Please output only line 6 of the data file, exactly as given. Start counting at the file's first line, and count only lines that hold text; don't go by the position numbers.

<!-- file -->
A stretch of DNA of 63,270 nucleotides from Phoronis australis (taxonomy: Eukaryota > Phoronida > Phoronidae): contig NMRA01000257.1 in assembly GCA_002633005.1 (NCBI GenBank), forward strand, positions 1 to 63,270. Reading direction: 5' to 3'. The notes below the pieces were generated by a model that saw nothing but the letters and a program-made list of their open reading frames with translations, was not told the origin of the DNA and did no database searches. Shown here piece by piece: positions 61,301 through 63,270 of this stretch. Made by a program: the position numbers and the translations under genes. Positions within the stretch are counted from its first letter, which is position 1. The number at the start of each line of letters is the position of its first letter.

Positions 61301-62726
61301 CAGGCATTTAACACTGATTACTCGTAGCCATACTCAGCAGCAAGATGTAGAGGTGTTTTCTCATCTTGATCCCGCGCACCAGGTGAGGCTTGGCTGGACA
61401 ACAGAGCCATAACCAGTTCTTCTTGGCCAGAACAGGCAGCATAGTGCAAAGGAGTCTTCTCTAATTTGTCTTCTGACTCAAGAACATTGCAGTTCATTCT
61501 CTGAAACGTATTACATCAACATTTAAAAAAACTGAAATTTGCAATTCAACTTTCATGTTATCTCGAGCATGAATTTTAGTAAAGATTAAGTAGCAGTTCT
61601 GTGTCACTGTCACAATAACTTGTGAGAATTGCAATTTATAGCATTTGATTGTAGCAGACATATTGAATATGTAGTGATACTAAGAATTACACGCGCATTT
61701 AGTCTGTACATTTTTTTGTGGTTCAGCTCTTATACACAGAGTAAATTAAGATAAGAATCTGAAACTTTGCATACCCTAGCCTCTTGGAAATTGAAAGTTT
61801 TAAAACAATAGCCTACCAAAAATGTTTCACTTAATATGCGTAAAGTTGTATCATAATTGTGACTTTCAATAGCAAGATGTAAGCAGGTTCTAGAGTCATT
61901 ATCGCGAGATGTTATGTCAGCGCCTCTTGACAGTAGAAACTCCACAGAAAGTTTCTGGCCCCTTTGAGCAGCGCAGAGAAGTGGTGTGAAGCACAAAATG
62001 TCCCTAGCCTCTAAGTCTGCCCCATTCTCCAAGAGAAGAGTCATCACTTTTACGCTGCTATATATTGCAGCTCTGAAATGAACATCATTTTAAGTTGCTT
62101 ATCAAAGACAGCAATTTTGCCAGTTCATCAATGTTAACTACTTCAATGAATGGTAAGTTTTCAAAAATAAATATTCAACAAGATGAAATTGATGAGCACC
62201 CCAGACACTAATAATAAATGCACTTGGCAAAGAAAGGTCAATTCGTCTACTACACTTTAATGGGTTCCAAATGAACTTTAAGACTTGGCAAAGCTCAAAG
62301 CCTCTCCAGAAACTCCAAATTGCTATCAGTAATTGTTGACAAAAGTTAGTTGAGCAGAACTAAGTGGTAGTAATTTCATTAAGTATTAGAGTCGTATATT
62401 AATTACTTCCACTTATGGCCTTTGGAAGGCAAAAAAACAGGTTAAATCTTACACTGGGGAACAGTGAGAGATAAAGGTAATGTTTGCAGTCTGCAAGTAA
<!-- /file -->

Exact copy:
61601 GTGTCACTGTCACAATAACTTGTGAGAATTGCAATTTATAGCATTTGATTGTAGCAGACATATTGAATATGTAGTGATACTAAGAATTACACGCGCATTT